A New Theory of Thorstein Veblen


There has been solemn discussion of the effect of this philosophical disputation at Yale, and of his own dissertation on Kant, on Veblen’s later writing. My instinct is to think it was remarkably slight. This is affirmed in a general way by the other Veblens. In later years his brother Andrew (a physicist and mathematician) responded repeatedly and stubbornly to efforts to identify the sources of Thorstein Veblen’s thought. He did not think anyone could be singled out: “I do not believe that anyone much influenced the formation of his views or opinions.” It must be sufficient that after two and a half years at Yale—underwritten by a brother and the Minnesota family and farm—Veblen emerged with a Ph.D. He wanted to teach; he had also, on the whole, rather favorable recommendations. But he could not find a job, and so he went back to the Minnesota homestead. There, endlessly reading and doing occasional writing, he remained for seven years. He professed ill health for a part of this time; Andrew Veblen, later letters show, thought the illness genuine; other members of his family diagnosed his ailment as partly an allergy to manual toil. He married, and Ellen brought with her a little money. From time to time he was asked to apply for teaching positions; tentative offers were righteously withdrawn when it was discovered that he was not a subscribing Christian. In 1891 he resumed his academic wandering: he became a graduate student at Cornell.

The senior professor of economics at Cornell at the time was J. Laurence Laughlin, a stalwart exponent of the English classical school who, until then, had declined to become a member of the American Economic Association in the belief that it was socialistically inclined. Joseph Dorfman of Columbia University, the eminent student of American economic thought and the pre-eminent authority on Veblen, tells Laughlin’s story of his meeting with Veblen in his massive and important Thorstem Veblen and His America (Viking, 1934), a book to which everyone who speaks or writes on Veblen is indebted. Laughlin “was sitting in his study in Ithaca when an anemic-looking person, wearing a coonskin cap and corduroy trousers, entered and in the mildest possible tone announced: ‘I am Thorstein Veblen.’ He told Laughlin of his academic history, his enforced idleness and his desire to go on with his studies. The fellowships had all been filled, but Laughlin was so impressed with the quality of the man that he went to the president and other powers of the university and secured a special grant.”

Apart from the impression of Veblen’s manner and dress so conveyed, the account is important for another reason. Always in Veblen’s life there were individuals—a minute but vital few—who sensed and were captured by his genius. Often, as in the case of Laughlin, they were conservatives—men who in ideas and habits were a world apart from Veblen. And repeatedly these men rescued their prodigious and highly inconvenient friend.

Veblen was at Cornell rather less than two years—although long enough to begin advancing his career with uncharacteristic orthodoxy by getting articles into the scholarly journals. Then Laughlin was invited to be head of the department of economics at the new University of Chicago. He took Veblen with him; Veblen was awarded a fellowship of $520 a year, for which he was to prepare a course on the history of socialism and assist in editing the newly founded Journal of Political Economy. He was now thirty-five years old. In the next several years he advanced to the rank of tutor and instructor, continued to teach and to edit the Journal, wrote a great many reviews and numerous articles—among others, pieces on the theory of women’s dress, on the barbarian status of women, and on the instinct of workmanship and the irksomeness of labor—all work that foreshadowed later books. In these years he also developed his teaching style, if such it could be called. He sat at a table and spoke in a low monotone to the handful of students who were interested and could get close enough to hear. He also discovered, if he had not previously learned, that something—mind, manner, dress, his sardonic and challenging indifference to approval or disapproval—made him extremely attractive to women. His wife found that she had more and more competition for his attention. This competition was something to which neither she nor the academic communities in which Veblen resided ever reconciled themselves. In 1899, while still at Chicago and while Laughlin was still having trouble getting him small increases in pay or even, on occasion, getting his appointment renewed, he published his first and greatest book. It was The Theory of the Leisure Class.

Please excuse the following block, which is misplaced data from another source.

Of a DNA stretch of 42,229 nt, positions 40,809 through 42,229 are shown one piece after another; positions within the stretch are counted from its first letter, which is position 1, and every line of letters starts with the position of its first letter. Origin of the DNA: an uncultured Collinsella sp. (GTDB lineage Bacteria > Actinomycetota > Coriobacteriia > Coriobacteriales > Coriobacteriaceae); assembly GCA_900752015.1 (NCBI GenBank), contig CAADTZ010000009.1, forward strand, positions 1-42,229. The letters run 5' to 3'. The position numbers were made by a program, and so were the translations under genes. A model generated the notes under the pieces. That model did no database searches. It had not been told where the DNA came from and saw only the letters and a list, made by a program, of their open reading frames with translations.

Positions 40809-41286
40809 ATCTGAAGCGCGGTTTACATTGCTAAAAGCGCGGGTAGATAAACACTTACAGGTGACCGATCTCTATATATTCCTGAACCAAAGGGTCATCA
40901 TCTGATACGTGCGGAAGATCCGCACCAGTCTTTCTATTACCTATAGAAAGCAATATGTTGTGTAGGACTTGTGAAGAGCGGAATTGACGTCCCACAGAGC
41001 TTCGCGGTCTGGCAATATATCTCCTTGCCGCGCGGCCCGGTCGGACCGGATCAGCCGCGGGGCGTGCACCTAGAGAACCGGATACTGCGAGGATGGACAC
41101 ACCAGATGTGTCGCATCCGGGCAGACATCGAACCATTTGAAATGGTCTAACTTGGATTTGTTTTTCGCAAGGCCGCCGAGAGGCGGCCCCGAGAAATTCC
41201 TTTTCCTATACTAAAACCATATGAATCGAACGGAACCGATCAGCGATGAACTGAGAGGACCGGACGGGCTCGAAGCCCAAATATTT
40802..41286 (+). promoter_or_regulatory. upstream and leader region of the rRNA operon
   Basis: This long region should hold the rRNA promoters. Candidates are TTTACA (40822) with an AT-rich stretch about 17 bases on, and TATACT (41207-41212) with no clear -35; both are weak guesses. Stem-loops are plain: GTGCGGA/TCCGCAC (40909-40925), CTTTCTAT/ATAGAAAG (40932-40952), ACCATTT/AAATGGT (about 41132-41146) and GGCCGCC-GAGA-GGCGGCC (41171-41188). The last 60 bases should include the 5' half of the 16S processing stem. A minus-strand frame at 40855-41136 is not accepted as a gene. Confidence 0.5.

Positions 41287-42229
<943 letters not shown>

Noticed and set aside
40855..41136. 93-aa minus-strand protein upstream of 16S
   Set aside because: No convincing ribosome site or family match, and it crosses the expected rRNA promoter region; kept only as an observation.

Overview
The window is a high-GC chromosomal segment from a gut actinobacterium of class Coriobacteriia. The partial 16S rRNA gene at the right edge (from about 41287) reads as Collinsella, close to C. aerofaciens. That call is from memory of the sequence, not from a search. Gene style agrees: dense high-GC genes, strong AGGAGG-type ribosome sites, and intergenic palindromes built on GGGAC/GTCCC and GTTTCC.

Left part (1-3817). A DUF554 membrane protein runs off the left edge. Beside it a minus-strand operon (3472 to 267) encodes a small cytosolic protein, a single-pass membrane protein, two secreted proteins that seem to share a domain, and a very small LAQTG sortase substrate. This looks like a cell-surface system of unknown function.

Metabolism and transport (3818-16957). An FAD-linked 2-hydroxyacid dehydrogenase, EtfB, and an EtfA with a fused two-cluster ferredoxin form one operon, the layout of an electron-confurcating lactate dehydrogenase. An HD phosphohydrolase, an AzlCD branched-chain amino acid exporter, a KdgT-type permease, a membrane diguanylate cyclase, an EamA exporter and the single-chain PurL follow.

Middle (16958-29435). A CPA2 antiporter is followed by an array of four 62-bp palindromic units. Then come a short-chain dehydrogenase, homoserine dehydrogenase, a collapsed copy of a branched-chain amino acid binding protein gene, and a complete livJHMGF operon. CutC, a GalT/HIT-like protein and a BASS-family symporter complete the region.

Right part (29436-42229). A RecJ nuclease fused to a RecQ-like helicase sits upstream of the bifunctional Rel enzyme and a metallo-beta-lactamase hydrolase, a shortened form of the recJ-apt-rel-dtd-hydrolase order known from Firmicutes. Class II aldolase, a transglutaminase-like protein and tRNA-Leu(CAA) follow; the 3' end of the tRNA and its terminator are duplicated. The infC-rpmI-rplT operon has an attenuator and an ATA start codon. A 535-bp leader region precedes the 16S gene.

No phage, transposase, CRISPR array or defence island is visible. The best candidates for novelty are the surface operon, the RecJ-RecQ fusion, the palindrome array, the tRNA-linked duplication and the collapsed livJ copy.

There is little that anyone can be told about The Theory of the Leisure Class that he cannot learn better by reading the book himself. It is a marvelous book; it is also, in its particular way, a masterpiece of English prose. But the qualification is important. Veblen’s writing cannot be read like that of any other author. Wesley C. Mitchell—regarded, though not with entire accuracy, as Veblen’s leading intellectual legatee—once said that “one must be highly sophisticated to enjoy his [Veblen’s] books.” All who cherish Veblen would wish to believe this. The truth is simpler than that. One needs only to realize that if Veblen is to be enjoyed, he must be read very carefully and slowly. He enlightens, amuses, and delights but only if he is given a good deal of time.